This post was authored by Ariel Cerrud and Nicole Cheetham of Advocates for Youth, a member of the Coalition for Adolescent Girls.
In a sea of experts, government leaders, advocates, and law-makers, it’s easy to lose sight of who knows best about the lives of adolescent girls: adolescent girls themselves. Often, and to our detriment, the international development community fails to appreciate the unique needs of adolescent girls and the valuable insights they can bring to our programs and policies. Girls’ voices and opinions are strong, their ideas are informed by direct experience, and their contributions often make organizations more effective.
Like many members of the Coalition for Adolescent Girls, at Advocates for Youth we envision a society in which all young people are valued, respected, and treated with dignity. Valuing young people, especially adolescent girls, means authentically involving them in the design, implementation, and evaluation of the programs and policies that affect their health and well-being.
By working directly with young leaders, especially girls in the global south, we can empower them to advocate for policies and champion programs that recognize their rights to education, safety, economic empowerment, participation, and equitable sexual and reproductive health information and services. Caren Odanga, Kenyan activist and founder of the Sisari Women’s Initiative (SWI), is one of those young leaders.
As the founder of SWI, Caren is a young woman leading a community based organization that advocates for women’s and girls’ sexual and reproductive health and rights. SWI teaches young women and girls in rural schools about unintended pregnancy, sanitation, gender-based violence, and reproductive rights. This past month, SWI celebrated Menstrual Hygiene Day in an effort to end the global silence and stigma that surround menstrual hygiene management. “Although the impact of inaccessible sanitary towels on women and girls living in marginalized areas is highly documented and acknowledged, very little effort, if any, has been put in place to overcome this major challenge,” says Caren.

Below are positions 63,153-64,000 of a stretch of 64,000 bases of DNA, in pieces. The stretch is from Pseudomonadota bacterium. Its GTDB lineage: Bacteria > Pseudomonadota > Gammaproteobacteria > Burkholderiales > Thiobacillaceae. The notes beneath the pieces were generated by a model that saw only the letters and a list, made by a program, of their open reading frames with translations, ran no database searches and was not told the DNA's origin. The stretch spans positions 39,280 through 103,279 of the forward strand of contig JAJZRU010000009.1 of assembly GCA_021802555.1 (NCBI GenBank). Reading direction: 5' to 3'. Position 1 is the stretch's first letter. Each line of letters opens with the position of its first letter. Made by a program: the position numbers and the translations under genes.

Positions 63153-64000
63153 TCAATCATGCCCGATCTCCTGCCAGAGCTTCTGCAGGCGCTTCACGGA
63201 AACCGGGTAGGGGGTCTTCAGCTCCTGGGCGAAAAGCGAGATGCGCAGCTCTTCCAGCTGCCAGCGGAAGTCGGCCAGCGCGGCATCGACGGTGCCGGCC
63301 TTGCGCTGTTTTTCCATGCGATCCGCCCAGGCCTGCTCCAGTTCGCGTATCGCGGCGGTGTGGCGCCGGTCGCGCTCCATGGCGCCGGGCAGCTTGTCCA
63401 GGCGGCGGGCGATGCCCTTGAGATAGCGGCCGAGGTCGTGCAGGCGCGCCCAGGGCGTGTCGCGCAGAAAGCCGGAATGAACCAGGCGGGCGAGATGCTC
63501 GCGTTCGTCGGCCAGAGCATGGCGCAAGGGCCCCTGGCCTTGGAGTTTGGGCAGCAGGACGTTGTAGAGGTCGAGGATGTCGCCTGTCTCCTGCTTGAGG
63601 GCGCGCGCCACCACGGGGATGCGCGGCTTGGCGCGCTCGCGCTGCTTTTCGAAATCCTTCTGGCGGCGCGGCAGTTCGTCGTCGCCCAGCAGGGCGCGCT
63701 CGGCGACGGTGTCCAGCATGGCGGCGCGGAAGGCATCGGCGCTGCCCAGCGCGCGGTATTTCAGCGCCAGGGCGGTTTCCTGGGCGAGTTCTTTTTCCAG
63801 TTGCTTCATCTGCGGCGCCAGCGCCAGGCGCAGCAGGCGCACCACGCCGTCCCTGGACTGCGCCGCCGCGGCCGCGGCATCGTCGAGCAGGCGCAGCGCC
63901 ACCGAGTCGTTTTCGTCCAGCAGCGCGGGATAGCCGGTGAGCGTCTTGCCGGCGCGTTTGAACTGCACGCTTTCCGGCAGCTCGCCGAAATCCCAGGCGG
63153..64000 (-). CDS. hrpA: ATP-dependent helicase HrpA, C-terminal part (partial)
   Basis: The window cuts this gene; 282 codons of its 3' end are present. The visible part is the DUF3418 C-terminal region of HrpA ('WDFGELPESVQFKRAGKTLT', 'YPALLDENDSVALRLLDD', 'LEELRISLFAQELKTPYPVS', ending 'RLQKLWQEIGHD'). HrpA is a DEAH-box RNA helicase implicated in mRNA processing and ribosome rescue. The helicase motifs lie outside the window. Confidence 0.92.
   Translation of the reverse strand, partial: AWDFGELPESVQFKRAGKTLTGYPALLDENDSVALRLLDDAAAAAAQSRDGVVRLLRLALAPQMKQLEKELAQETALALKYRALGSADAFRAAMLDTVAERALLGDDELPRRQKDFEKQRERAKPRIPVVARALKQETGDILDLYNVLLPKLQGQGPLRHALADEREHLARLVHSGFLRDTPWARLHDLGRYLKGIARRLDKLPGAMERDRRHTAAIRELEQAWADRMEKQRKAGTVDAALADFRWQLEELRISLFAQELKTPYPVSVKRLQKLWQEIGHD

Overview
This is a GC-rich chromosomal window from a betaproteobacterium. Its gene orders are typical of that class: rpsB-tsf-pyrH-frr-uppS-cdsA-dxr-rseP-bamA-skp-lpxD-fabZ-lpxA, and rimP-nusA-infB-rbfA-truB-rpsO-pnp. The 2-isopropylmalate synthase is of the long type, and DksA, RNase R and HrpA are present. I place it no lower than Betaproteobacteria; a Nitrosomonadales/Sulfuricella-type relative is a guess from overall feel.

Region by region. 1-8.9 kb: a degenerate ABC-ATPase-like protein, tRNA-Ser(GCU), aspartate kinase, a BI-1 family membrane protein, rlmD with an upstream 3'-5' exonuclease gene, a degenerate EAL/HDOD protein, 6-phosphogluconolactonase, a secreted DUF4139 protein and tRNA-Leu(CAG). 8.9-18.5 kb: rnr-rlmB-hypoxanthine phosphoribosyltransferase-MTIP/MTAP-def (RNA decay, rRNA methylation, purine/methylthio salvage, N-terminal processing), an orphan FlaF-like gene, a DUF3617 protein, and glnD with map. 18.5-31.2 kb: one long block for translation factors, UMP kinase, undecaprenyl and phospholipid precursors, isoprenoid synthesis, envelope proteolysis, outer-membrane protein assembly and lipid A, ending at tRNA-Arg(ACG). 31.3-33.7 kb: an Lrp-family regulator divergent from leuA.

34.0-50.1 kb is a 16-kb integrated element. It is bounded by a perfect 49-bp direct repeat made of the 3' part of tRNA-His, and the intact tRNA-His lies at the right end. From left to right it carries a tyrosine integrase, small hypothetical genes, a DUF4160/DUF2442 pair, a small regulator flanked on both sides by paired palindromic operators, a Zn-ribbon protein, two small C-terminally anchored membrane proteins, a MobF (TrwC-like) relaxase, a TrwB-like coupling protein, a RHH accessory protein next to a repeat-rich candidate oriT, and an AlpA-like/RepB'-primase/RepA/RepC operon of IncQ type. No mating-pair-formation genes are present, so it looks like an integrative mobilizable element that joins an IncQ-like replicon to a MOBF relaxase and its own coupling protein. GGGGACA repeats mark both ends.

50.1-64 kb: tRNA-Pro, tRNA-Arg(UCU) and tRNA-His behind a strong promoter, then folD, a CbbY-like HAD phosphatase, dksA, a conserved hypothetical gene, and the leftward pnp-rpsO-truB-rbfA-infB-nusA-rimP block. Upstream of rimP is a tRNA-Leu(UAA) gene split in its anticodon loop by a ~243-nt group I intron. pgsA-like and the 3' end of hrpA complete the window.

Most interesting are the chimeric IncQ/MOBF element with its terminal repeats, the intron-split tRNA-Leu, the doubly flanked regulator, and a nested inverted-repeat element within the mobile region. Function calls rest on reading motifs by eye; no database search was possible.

This challenge did not stop Caren; instead she led an effort to partner SWI with local sponsors and donors who produce and distribute reusable sanitary towels.
“Many women and girls, particularly those living in rural areas in developing countries, don’t have access to sanitary towels to hygienically manage their menstruation. Locally produced and distributed sanitary pads that are cost effective, reusable and eco friendly help end this problem.” Caren Odanga
Breaking through the taboos associated with menstruation, SWI is empowering young girls to advance each other’s education about menstruation, ensuring good health, strengthening the economy, protecting the environment, and realizing women’s and girls’ rights.
By working in partnership with youth and their adult allies, Caren and SWI are shifting the cultural paradigm that often marginalizes young and adolescent girls. In utilizing coordinated approaches between key stakeholders, making programs and education accessible, and giving other girls a meaningful project to advance their health and well being, SWI is utilizing many of the principles of effective girl engagement. In doing so, Caren is changing a culture that too often marginalizes girls to one that embraces young people as partners and recognizes menstruation as normal and healthy.
Adolescent girls’ issues and rights are inextricably linked to all humanitarian issues. Unfortunately, many organizations’ projects are not directly informed by adolescent girls. Engaging girls in the creation of such projects, or in other aspects of an organization’s operations, can benefit all involved. It is for precisely this reason that the Coalition for Adolescent Girls, with Advocates’ support, is convening its members to produce a toolkit focused on girl engagement and enabling organizations to assess their readiness to engage girls.
We recognize that young girl’s voices and perspectives must be central in the fight for their sexual health and rights. Adolescent girls have the right to be active partners in developing, shaping, and implementing programs and policies that impact their health and lives. Decision makers, including leaders of organizations and government agencies, as well as program managers and other adult professionals, need to move beyond policies and practices of the past that discourage engagement of young people. For young and adolescent girls who are often left out of the dialogue, it’s time to embrace their diversity and support their participation and the great contributions that they have to provide.